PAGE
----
defenses raised by the defendant would have to be
individually applied to each plaintiff; and (3) any fairness
and procedural concerns. Mielke, 313 F.Supp.2d at
762; see also Bass v. PJ Comn. Acquisition
Corp., 2010 WL 3720217, at *2 (D.Colo. 2010)
(“notice stage” determination made by examining
whether plaintiffs have made “substantial allegations
that the putative class members were together the victims of
a single decision, policy, or plan” while second step
is completed after discovery, often prompted by a motion to
decertify, and applies a more strict standard of similarly
Court has previously addressed whether a class should be
conditionally certified under the FLSA. See Maestas v.
Day & Zimmerman, LLC, 2013 WL 11311781, at *3
(D.N.M. 2013); Civ. No. 09-019 WJ/LFG (Dec. 20, 2013). The
plaintiffs in that case were current or previous officers in
a private security force employed to provide security at Los
Alamos National Laboratory. The Court granted plaintiffs'
motion for conditional class certification and ordered
Defendants to respond to the pending discovery requests by
Following the completion of this discovery, the Court
anticipates that Defendants may file a motion to decertify
the class, in which case the Court will determine whether
this case will proceed to trial on a collective basis, or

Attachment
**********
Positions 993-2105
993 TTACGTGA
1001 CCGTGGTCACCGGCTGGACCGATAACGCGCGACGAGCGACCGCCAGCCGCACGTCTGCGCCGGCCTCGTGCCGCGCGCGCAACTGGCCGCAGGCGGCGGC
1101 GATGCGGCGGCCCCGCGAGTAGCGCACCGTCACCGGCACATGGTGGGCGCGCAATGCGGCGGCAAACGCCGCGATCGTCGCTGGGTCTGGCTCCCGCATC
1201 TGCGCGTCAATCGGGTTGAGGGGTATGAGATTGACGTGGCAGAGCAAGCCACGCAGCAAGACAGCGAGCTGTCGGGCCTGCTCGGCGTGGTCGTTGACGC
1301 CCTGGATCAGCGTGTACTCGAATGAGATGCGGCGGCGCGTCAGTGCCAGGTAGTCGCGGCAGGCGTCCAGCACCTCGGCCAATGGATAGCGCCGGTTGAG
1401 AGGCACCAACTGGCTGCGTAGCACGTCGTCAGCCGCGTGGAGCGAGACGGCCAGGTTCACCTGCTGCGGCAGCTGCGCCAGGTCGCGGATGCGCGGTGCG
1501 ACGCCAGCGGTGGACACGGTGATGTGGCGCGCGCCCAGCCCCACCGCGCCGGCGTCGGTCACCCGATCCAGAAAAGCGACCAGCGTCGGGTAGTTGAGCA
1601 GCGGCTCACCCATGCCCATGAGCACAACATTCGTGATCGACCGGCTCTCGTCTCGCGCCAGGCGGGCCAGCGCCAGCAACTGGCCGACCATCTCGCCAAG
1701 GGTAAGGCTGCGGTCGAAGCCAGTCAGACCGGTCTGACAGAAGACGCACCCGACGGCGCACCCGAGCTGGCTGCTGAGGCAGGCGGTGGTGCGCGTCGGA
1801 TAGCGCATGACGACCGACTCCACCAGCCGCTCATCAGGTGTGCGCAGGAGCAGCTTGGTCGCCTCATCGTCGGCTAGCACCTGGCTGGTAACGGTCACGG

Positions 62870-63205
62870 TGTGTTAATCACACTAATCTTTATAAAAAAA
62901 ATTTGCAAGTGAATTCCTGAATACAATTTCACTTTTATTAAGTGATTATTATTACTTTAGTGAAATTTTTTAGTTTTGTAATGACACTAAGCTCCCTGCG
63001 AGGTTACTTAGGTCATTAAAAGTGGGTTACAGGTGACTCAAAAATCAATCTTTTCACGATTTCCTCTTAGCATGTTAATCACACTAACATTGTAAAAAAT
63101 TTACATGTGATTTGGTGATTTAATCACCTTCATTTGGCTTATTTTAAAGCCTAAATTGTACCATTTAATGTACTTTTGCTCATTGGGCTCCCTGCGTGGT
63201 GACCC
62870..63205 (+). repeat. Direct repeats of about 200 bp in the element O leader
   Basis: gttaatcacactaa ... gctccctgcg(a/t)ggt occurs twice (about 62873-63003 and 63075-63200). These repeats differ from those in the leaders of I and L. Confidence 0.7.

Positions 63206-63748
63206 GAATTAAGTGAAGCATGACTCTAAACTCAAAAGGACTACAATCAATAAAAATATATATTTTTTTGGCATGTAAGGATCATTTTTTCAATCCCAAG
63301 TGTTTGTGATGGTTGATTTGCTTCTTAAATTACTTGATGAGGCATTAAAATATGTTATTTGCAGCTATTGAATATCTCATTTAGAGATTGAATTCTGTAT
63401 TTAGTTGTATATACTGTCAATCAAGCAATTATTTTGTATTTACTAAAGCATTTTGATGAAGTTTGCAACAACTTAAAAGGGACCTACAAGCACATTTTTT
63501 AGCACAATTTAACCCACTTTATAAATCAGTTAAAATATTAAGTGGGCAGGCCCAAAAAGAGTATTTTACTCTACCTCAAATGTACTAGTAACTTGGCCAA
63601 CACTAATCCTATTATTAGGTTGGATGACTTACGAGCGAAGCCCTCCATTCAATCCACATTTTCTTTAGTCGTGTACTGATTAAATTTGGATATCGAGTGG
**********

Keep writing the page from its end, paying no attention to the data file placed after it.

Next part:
whether FLSA claims will have to be individually pursued by
the opt-in plaintiffs.
Doc. 161 at 8, Maestas v. Day et al.), Civ. No.
09-019. The Court finds that this procedure is
appropriate in this case as well.
“similarity situated” requirement of §216(b)
is also more elastic and less stringent than the requirements
found in Rule 23 class action standards. Thiessen v. Gen.
Elec. Capital Corp., 267 F.3d at 1105 (“Congress
clearly chose not to have the Rule 23 standards apply to
class actions under the ADEA, and instead adopted the
‘similarly situated' standard (see also Landry
v. Swire Oilfield Services, L.L.C., 2017 WL 1709695, at
*27 (D.N.M., 2017) (citing Thiessen, 267 F.3d at
1105); Grayson v. K Mart, 79 F.3d 1086, 1096 (11th
Cir.1996), cited in Bishop v. Heartland Services,
Inc., 242 F.R.D. 612, 614 (D.Kan., 2007).
“similarly situated” inquiry involves a case by
case approach, which requires “nothing more than
substantial allegations that the putative class members were
together the victims of a single decision, policy, or
plan.” Thiessen, 267 F.3d at 1102. Thus, the
burden at this stage is light or lenient, but provisional
certification is not automatic (Thiessen, 267 F.3d
at 1103 (referring to ad hoc standard a “fairly
lenient”); Landry v. Swire Oilfield Services,
L.L.C., No. 16-621, 2017 WL 1709695, at *29 (D.N.M. May
2, 2017) (noting standard is “a lenient one” and
granting conditional certification) (quoting Greenstein
v. Meredith Corp.,948 F.Supp.2d 1266, 1267 (D.Kan.
2013). A court must determine whether named and potential
plaintiffs are “similarly situated” based on
allegations in the complaint supported by sworn statements.
See Bass v. PJ Comn Acquisition Corp., 2010 ...